Shop hours on the door of Happy Cannabis.
(Sage Smiley / KSTK)

Wrangell’s municipal code prohibits a marijuana business from staying open late. Some residents are pushing for the assembly to loosen those restrictions, and elected officials are considering it.

Listen to the story here.

A few strands of multicolored tinsel — one interspersed with tiny American flags — frame the unassuming door of Wrangell’s lone weed store. The grey door in the also-grey Happy Cannabis building sports a few strong, vinyl letter statements: “No one under 21 years of age allowed,” “No loitering,” and a paper sign: “CASH ONLY.” 

Kelsey Martinsen owns and operates Happy Cannabis.
(Sage Smiley / KSTK)

The hours are also posted there: 10 a.m. to 6 p.m.

Shop owner Kelsey Martinsen says he would keep the lights on later if he could. But Wrangell’s local ordinances restrict the shop from staying open into the evening.  He says some customers feel the crunch of trying to make it in before he has to close for the night: “I think a lot of places end [their hours] right around 5:30, 6:00, and they can’t make it here on time.”

A few Wrangellites have recently spoken out, petitioning the assembly to expand the allowable hours for the store. Wrangell’s borough assembly is apparently listening. It’s passed an initial draft of an ordinance that would let the business stay open until 10 p.m.

“It’s not like the city’s like, ‘Hey, you can’t sell tomatoes past 8 p.m.,’ like ‘You’d better be closed,’ you know?” says Jill Privett. She’s supported the local licensing of Happy Cannabis since it was proposed in 2016. She owns a food truck in town and several other businesses.

“At the time,” Privett continues, “It was just really cool that we even got to have legal cannabis at all, but then three years later, it’s like, okay, I can buy a pizza sandwich till 7 p.m. But God forbid I go buy a doobie.”

She’s also KSTK’s morning host and program director, but she’s not speaking for the station. Rather, she’s spearheading the effort to extend the allowable hours for marijuana businesses in town. 

“Wrangell has been a drinking town for so long that it’s kind of like ‘How do we shift that thinking of, you know, pot being such a taboo?’” Privett says, explaining why she chose to step up as a cannabis consumer. “It’s completely normal for Wrangell’s number one mom to go down to the liquor store at whatever hour the night and buy a gallon of wine and get tipsy every night off wine, ‘Mama’s little helper’ kind of thing. But it’s totally, totally not acceptable if you see her coming out of the cannabis store. So there’s definitely still that stigma.”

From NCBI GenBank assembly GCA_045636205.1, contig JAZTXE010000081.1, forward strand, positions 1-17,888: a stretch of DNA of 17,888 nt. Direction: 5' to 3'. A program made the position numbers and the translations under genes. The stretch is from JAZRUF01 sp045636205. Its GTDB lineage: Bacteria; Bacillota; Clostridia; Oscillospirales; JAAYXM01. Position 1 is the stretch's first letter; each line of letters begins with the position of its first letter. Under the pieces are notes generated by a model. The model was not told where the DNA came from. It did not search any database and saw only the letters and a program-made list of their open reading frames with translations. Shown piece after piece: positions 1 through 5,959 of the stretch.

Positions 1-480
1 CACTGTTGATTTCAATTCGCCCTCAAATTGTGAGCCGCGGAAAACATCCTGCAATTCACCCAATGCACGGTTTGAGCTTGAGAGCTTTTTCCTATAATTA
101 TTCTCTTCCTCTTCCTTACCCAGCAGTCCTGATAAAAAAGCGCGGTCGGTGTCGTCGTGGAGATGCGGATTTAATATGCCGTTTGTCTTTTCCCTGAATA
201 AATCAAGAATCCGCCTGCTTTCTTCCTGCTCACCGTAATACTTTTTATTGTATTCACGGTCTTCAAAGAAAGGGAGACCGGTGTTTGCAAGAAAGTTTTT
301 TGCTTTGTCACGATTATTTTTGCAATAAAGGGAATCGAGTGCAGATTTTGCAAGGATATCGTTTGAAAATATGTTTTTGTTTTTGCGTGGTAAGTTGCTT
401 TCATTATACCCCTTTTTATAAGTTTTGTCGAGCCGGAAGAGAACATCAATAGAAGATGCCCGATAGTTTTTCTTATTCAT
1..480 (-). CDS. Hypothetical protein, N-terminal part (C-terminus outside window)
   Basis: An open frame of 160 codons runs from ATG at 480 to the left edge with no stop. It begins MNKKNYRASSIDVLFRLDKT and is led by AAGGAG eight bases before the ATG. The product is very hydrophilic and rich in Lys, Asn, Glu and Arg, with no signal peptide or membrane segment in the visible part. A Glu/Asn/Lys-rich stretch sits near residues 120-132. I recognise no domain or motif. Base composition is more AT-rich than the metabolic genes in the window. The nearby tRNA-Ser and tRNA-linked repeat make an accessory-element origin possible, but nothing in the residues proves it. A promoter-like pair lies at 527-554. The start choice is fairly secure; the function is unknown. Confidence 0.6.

Martinsen, the Happy Cannabis store owner, says he does think Wrangell’s community has relaxed a bit with respect to weed in the years since his business opened. 

“Maybe some older people are coming into like some pain issues and stuff for sleeping like they’ve come around to the edibles,” Martinsen says, “But it’s still like they’re real hush hush about it. They don’t want anyone to know they’re getting it. There’s people who still come on with their hooded sweatshirt and their cap and sunglasses.”

There are groups — real life and social media — of Wrangellites who use cannabis, and many of them support later opening hours. Almost none have spoken out publicly. Kevin Fish is among them. He told KSTK that to his mind, cannabis stores shouldn’t be more restricted than, say, bars.

“I actually look at [extending allowable hours to 10 p.m.] as a double-edged sword,” Fish says. “I think the extension should be what alcohol is. Anywhere in between is still staying in the over-regulated space where we’re regulating something more than another, where the other is more dangerous, that other being alcohol.”

It’s not clear from archival assembly minutes exactly how they picked 6 p.m. as the cut-off time. Assembly members from that period say they remember it was to balance the worries of some in town who felt having a pot shop would lead to moral decline. Privett recalls community trepidation over legal weed. 

“You know, reefer madness, we don’t want that after 6 p.m. in Wrangell,” she says with a smile.

So far, there hasn’t been public pushback to the possible loosening of Wrangell’s current restrictions on dispensary hours. KSTK reached out to Wrangellites who spoke out against the initial licensing of the store, including a former state representative. Almost everyone didn’t return calls and nobody wanted to comment.

State law allows marijuana businesses to operate for all but three hours of the day: between 5 and 8 in the morning.

Wrangell’s borough assembly will hold a public hearing on the proposed extension for marijuana store hours at their upcoming meeting at 7 p.m. on May 27. Anyone wishing to testify at the public hearing can call City Hall at 874-2381 or email the clerk at

Get in touch with KSTK at or (907) 874-2345.